Monday, June 6, 2011

From Spreadsheet Slave to Location Intelligence Junkie

I just read a fine article by David Tiger on visual financial analysis. As a career financial professional, David recognizes the omnipresence and importance of spreadsheets for financial analysis, and yet it seems there has always been something missing.

When he discovered location intelligence:
Those long, tedious spreadsheets of sales, inventory, and store-level data were suddenly fun to work with. I still spent hours number crunching on spreadsheets, but I was then able to see our internal performance data against demographic data, store data, industry data, and Wal-mart spin data, for example.
"Fun" is a word we non-finance professionals seldom associate with spreadsheets, but we can all appreciate that flash of insight that comes from connecting the dots and understanding a key piece of information.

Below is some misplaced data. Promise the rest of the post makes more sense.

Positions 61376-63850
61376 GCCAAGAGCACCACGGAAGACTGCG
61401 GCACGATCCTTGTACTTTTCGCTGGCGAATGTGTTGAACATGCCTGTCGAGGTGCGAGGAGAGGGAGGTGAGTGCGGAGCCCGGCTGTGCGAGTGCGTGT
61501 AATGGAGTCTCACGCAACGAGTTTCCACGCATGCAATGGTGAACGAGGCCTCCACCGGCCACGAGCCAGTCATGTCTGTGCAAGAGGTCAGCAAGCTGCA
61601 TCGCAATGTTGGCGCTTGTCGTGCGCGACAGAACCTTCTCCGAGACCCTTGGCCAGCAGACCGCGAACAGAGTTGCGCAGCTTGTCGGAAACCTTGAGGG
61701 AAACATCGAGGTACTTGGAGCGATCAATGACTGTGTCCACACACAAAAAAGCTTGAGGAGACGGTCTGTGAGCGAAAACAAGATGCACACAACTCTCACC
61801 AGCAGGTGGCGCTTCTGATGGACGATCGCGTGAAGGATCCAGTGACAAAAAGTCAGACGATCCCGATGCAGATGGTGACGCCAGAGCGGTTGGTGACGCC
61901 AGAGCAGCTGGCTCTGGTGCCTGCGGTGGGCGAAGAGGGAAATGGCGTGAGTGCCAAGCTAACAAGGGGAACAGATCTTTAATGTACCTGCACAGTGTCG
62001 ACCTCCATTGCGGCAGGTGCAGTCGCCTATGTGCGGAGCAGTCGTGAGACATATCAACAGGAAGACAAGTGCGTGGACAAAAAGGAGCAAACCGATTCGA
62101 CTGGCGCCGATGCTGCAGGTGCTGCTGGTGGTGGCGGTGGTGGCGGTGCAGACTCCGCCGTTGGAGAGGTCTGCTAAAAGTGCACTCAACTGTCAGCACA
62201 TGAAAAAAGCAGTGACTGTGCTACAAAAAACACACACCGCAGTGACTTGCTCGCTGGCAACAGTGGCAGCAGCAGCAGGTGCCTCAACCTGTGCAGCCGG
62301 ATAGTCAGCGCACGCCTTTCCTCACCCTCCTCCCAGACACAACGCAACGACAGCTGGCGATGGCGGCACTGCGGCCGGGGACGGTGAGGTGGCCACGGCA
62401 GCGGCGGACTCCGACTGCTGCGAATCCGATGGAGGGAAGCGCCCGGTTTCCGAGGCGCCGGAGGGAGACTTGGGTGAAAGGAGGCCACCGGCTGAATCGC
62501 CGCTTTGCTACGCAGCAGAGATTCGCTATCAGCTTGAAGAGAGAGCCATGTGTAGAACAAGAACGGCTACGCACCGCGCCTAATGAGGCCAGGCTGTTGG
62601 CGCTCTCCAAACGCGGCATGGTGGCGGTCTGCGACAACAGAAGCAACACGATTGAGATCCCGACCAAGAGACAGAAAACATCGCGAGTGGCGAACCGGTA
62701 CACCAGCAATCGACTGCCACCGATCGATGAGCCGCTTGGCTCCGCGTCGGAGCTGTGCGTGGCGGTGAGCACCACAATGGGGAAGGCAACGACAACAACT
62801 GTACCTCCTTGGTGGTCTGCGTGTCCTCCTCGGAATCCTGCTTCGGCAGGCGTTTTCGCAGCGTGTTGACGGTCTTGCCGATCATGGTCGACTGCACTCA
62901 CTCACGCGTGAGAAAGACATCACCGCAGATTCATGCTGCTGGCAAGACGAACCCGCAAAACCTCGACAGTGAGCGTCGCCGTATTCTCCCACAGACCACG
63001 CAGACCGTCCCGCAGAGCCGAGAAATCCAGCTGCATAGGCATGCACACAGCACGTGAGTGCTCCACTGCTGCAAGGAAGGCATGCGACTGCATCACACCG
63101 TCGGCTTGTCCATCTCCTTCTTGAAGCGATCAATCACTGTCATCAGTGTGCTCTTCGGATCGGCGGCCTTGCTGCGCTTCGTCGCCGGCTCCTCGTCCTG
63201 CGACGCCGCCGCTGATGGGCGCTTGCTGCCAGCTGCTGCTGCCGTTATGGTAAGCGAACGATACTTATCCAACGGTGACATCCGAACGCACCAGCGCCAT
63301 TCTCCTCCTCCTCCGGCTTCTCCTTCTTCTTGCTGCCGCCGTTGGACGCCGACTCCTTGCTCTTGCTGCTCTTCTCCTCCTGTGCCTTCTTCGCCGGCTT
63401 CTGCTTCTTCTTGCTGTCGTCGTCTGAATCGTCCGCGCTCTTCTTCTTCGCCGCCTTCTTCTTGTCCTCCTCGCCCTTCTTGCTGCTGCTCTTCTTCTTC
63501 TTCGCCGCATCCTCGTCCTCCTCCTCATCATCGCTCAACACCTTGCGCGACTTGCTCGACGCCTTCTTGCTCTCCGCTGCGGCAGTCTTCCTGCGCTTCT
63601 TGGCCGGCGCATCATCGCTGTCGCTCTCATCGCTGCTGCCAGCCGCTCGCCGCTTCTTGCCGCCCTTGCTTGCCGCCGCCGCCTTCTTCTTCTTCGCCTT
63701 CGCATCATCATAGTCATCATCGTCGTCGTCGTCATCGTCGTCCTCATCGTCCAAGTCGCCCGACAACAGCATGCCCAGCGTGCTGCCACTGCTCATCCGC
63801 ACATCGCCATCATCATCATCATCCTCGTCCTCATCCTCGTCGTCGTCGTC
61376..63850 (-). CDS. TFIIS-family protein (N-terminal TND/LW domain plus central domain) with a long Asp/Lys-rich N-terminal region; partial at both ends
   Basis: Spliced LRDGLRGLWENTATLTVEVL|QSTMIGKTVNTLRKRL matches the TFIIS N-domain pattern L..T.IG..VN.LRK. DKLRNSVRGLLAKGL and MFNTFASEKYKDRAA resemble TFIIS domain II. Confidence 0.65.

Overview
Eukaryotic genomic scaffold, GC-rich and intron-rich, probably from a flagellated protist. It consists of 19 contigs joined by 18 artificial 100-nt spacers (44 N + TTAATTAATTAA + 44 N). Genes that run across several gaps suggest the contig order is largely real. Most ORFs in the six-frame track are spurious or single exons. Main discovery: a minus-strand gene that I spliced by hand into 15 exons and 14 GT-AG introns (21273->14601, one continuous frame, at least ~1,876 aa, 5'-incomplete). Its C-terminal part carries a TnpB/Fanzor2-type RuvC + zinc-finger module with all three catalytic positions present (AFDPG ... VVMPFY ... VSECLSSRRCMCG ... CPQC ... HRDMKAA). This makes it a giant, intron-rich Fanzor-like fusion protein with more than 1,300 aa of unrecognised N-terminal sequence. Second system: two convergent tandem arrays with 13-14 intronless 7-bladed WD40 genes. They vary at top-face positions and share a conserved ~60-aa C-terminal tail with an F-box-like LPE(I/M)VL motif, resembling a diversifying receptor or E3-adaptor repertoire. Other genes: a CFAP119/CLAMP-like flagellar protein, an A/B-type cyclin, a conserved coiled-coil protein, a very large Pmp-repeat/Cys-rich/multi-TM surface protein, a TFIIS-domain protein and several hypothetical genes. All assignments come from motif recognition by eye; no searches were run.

That's the big benefit of location intelligence: it creates greater speed to insight, because it places the visual context next to the verbal or tabular intelligence. Your verbal left brain and your visual right brain work together to make the insight more immediate. It's a case of "whole-brain" analytics. Location intelligence lets you apply more of your personal mental resources to the task at hand.

David proclaims himself a location intelligence Junkie. No wonder: after years of squeezing significance out of spreadsheets, he's now cruising to insights with location intelligence:
As a small, growing company, we had to allocate our marketing resources carefully and strategically to effectively target our customers. Seeing this data on a map created a whole new level of understanding of market assumptions that accelerated the execution of regional and national strategies.
Here's a case where location intelligence creates both competitive advantage and operational efficiency.